As per our original demonstration, SIIL can be performed manually using only a beaker and a pair of tweezers;26 however, precision timing can greatly improve the repeatability of imprinting, bonding, and functionalization of high resolution microstructures. To this end, we report a low-cost assembly (∼$200) comprising of (1) a mechanical press (Fig. 1(a)); (2) a sample holder (Fig. 1(b)); and (3) a perforated metallic petri dish to accommodate solvent introduction and removal, through (4) a semi-automated solvent control system involving a low-cost bulb and a glass pipette (Fig. 1(a)). Using this assembly, we microfabricated a variety of microfluidic structures (Figs. 1(c) and 1(d)) and quantified SIIL's performance in spatial resolution, integration density, and bonding strength. Channels as narrow as 8 μm were repeatedly imprinted and bonded with a 8 kJ/m2 bonding strength, more than one order of magnitude higher than previous reports on thermal and solvent mediated bonding strategies for common polymers.8,33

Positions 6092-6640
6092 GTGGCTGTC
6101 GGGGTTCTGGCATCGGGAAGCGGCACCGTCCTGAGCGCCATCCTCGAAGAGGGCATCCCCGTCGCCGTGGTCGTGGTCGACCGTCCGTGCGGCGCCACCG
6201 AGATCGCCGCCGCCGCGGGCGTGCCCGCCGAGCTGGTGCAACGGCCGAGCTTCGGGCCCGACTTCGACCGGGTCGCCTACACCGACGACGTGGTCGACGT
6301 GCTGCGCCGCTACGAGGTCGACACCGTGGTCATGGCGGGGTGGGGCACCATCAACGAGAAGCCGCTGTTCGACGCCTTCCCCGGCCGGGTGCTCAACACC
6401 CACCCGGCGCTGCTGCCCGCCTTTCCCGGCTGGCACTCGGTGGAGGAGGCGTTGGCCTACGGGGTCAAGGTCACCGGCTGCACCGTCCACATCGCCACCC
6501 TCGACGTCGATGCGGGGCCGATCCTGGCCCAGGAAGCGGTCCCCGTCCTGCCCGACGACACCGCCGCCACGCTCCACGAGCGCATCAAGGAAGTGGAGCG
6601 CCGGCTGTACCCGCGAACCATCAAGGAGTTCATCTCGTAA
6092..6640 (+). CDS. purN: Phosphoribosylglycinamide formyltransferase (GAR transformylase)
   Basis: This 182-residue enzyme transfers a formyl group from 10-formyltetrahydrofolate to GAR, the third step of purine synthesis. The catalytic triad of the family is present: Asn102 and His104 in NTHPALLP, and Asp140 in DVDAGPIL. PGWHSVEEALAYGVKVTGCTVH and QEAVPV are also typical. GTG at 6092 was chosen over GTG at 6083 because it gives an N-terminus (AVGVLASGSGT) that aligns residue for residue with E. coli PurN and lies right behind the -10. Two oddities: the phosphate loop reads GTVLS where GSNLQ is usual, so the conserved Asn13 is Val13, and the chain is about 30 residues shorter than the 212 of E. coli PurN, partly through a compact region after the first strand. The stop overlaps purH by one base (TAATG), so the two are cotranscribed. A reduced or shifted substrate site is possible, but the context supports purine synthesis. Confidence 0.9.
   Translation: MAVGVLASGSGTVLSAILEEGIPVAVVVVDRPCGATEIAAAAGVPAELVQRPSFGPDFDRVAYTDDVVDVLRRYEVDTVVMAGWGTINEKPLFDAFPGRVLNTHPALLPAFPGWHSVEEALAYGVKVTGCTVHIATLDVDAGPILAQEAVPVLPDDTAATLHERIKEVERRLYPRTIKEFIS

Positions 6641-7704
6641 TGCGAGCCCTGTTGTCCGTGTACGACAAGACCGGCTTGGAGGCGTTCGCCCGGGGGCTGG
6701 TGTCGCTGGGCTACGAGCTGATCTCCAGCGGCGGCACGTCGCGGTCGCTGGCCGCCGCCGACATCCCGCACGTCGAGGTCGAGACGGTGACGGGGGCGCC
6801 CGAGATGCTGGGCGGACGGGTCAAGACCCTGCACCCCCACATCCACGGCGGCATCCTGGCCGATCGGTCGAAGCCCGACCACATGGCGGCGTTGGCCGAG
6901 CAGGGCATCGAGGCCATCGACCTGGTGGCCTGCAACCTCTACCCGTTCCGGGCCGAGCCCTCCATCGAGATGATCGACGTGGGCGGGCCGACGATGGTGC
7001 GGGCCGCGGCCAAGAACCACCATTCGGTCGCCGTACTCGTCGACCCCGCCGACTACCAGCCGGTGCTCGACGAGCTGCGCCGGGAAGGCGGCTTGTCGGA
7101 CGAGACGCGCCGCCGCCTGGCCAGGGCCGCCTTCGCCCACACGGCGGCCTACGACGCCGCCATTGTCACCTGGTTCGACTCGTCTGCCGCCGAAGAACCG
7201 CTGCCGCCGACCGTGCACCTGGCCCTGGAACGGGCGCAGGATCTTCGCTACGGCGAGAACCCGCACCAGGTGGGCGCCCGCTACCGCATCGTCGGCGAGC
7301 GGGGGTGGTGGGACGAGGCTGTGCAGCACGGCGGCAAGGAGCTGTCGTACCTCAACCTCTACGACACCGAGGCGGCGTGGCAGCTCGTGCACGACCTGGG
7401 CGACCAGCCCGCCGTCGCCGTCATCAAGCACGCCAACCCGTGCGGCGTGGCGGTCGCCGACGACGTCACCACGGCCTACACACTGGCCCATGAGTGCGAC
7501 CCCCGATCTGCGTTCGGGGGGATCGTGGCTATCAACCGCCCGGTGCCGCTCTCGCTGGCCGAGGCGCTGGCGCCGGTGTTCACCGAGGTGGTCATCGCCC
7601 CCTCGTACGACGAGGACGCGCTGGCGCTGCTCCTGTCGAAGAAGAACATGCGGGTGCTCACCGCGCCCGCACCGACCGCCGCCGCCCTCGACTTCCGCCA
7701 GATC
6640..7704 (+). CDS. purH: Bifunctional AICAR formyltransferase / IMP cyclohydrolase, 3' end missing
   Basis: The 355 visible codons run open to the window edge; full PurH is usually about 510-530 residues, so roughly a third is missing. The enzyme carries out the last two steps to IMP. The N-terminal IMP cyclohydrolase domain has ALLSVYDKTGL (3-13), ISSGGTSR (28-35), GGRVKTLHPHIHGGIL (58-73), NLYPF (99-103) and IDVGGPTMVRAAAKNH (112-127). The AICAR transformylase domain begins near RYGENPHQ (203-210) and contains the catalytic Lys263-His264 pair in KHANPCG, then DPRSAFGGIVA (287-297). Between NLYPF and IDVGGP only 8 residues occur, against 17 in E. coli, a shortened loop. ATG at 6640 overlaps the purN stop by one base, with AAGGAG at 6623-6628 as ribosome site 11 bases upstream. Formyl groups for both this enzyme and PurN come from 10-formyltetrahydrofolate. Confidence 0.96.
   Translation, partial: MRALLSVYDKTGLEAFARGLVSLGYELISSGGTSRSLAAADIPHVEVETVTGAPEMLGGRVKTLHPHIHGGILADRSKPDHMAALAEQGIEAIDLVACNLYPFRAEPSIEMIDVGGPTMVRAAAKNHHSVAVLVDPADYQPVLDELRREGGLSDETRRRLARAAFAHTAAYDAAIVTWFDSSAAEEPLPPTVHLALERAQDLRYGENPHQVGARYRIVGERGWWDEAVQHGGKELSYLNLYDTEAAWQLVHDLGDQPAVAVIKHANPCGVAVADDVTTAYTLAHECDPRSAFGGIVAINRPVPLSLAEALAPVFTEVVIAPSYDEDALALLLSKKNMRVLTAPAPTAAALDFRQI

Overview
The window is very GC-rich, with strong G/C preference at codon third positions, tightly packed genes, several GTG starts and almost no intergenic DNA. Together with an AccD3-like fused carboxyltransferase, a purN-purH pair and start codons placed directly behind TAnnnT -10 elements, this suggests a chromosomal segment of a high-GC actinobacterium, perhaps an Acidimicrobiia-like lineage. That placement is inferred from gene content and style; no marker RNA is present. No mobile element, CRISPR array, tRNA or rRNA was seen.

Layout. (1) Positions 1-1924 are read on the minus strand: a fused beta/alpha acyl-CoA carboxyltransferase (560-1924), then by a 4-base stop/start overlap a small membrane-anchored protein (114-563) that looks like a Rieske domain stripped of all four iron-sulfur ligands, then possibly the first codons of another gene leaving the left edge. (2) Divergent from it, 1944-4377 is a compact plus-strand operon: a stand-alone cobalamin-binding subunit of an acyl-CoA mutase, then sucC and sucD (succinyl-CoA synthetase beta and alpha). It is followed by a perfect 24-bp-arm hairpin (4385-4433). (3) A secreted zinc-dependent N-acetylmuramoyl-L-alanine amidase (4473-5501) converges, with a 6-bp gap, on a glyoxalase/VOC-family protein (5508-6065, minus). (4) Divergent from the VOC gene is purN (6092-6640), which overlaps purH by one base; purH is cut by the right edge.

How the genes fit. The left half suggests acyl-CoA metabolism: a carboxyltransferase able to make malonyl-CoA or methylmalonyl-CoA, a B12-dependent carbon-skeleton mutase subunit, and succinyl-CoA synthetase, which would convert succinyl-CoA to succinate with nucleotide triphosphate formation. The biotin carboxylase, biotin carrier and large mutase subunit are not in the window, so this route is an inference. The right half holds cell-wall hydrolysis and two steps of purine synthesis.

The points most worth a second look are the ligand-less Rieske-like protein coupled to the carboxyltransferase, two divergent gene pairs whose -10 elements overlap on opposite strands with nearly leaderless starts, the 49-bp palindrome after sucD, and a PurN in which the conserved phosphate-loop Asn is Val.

Here, our focus is on poly (methyl methacrylate) (PMMA), due to its potential in both microfluidics and optofluidics. With regard to microfluidics, PMMA is characterized by enhanced chemical inertness and minimal non-specific adsorption,34,35 as well as the least hydrophobicity12 and one of the highest electroosmotic flow mobilities36,37 among common thermoplastic polymers. Specific to optofluidics, PMMA exhibits a low refractive index (n = 1.48) in the visible range and thus low contrast with the refractive index of most common buffers (Δn ∼ 0.15). This in turn enables the realization of microscale optofluidic waveguides38,39 and the more efficient utilization of evanescent light-wave and fluid interactions.40,41 Furthermore, PMMA's transmission in the visible range is one of the highest among most common thermoplastics. This transmission also extends to the UV (supplementary material Fig. S1) and mid-infrared range (up to 4000 cm−1), with transmission windows of 300–1100 cm−1, 1350–1700 cm−1, 1800–2750 cm−1, and 3100–4000 cm−1 (Ref. 42)—both pertinent to resonant Raman43 and plasmonic sensing platforms.44 It is worth adding that while solvent mediated processing has been previously reported for PMMA,19 the procedure presented here offers significant advantages in processing duration, automation, 3D chemical functionalization, and use of cost-effective PDMS imprinting masks.26
MATERIALS AND METHODS